Oral herpes is a frequent type of sexually transmitted disease that affects the mouth and lips. A specific type of herpes virus is the primary cause of this infection. Oral herpes is also known as HSV-1, type 1 herpes simplex virus, or herpes labialise.
In other cases, the virus causes painful sores on the upper and lower lips, gums, tongue, roof of the mouth, inside cheeks or nose, and face, chin, and neck. It can cause genital lesions on rare occasions. A herpes simplex virus will infect a person who has been afflicted with oral herpes.
Causes of oral herpes
Oral herpes can be caused by direct skin contact with someone who is suffering from oral herpes. In most cases, people were infected with oral herpes in their childhood. Many young people get oral herpes via nonsexual contact with infected saliva. Oral herpes is mainly passed through kissing, getting in contact with a herpes patient's skin, or sharing lip balm and razors with the infected patient.
Oral Herpes Symptoms
The initial (primary) oral herpes infection is frequently the most painful. It can induce flu-like symptoms such as enlarged lymph nodes and a headache. Some people, on the other hand, have no symptoms at all. Sores might appear around the lips, as well as throughout the mouth, during the early infection.
Recurrent infections are normally considerably milder, and the sores usually appear on the lips' margins. After the initial infection, some people never have another epidemic. The most common oral herpes symptoms are listed below.
- At first, redness, swelling, heat/pain, or itching may emerge in the area where the infection will explode.
- On the lips or under the nose, fluid-filled blisters can occur. Blisters and fluids are highly contagious.
- When the blisters start to leak fluid, they will evolve into ulcers.
- After four to six days, the sores will start to crust over and heal.
- Oral herpes outbreak signs and symptoms can be confused with those of other illnesses or medical disorders. Always consult a medical professional for a clear diagnosis.
How can you keep oral herpes at bay?
HPV may be prevented from spreading to your partners and other parts of your body using a few ways.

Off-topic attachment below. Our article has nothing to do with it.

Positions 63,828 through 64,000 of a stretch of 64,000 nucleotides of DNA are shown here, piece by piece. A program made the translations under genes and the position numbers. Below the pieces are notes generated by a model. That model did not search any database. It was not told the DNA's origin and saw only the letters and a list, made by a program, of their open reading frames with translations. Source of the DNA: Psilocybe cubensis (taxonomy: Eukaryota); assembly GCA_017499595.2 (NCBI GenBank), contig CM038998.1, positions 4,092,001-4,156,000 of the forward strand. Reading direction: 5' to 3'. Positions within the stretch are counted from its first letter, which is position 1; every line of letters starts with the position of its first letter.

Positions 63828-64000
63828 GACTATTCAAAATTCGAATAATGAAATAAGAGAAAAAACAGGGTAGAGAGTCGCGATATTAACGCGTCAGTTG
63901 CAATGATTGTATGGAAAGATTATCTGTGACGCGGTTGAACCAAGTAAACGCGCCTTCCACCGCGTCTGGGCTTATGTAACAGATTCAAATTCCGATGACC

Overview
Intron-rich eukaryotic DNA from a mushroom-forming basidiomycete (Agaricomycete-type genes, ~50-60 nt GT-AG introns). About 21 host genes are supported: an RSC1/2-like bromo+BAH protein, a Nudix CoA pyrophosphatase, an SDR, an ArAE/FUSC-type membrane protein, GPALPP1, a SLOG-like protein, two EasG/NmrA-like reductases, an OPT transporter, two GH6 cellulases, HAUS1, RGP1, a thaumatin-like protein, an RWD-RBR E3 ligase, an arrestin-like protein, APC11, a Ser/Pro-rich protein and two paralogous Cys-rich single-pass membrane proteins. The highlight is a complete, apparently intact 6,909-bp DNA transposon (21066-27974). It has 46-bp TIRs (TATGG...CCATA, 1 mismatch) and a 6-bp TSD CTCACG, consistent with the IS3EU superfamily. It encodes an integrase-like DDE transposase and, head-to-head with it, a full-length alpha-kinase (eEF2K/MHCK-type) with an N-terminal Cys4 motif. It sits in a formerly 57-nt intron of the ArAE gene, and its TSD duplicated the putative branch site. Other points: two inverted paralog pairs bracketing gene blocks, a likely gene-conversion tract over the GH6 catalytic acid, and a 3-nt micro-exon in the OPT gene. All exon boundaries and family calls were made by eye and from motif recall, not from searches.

- During oral, anal, and vaginal intercourse, always wear condoms.
- Consult your doctor about taking herpes medication on a daily basis to reduce your risk of spreading the infection.
- Even if you're using a condom, avoid having intercourse during a herpes outbreak. It's likely that there are sores that aren't covered by the condom.
- Learn to see the signs of an outbreak and stop having sex as soon as you do.
- A burning, stinging, or tingling feeling may accompany the appearance of blisters.
Recurrence of oral herpes
Recurrences affect at least a quarter of patients with oral herpes. Symptoms vary from person to person, as they did in the first episode. Lesions can take the form of a blister, a cluster of blisters, or a sore. Likely, a recurrence will only manifest as the above-mentioned modest symptoms.
When a recurrent episode occurs, the signs and symptoms linger roughly 8–10 days on average. During the healing process, blisters or sore-like lesions will normally crust up.
If a person's first episode has relatively minor symptoms, recurrences are likely to be similarly mild. Recurrences vary from person to person and tend to lessen over time. The UV radiation of the sun can cause skin cancer.
Oral Herpes Treatment
If you’re facing any oral herpes symptoms, you can get tested for oral herpes with our 247labkit HSV Kit. You can order this kit online and easily get tested at home.
Oral herpes treatment will be done based on the patient's age, overall health condition, and personal preferences. The most important thing patient should keep in mind is to keep the infected area clean and dry. Two new topical treatments for oral herpes could be more effective, but they come at a price.
Xerese is a combination of acyclovir 5% cream and 1% hydrocortisone that works better than either ingredient alone. Interestingly, Xerese cream has been demonstrated to not only reduce the time it takes for lesions to heal, but also to reduce the likelihood of them returning. Unfortunately, Xerese is costly, and insurance rarely covers it. However, because it is a blend of two less expensive generic creams, talk to your doctor about creating your own.
Sitavig is a kind of acyclovir that can also be used to treat an outbreak of oral herpes. It's a sticky tablet that you stick to your gums.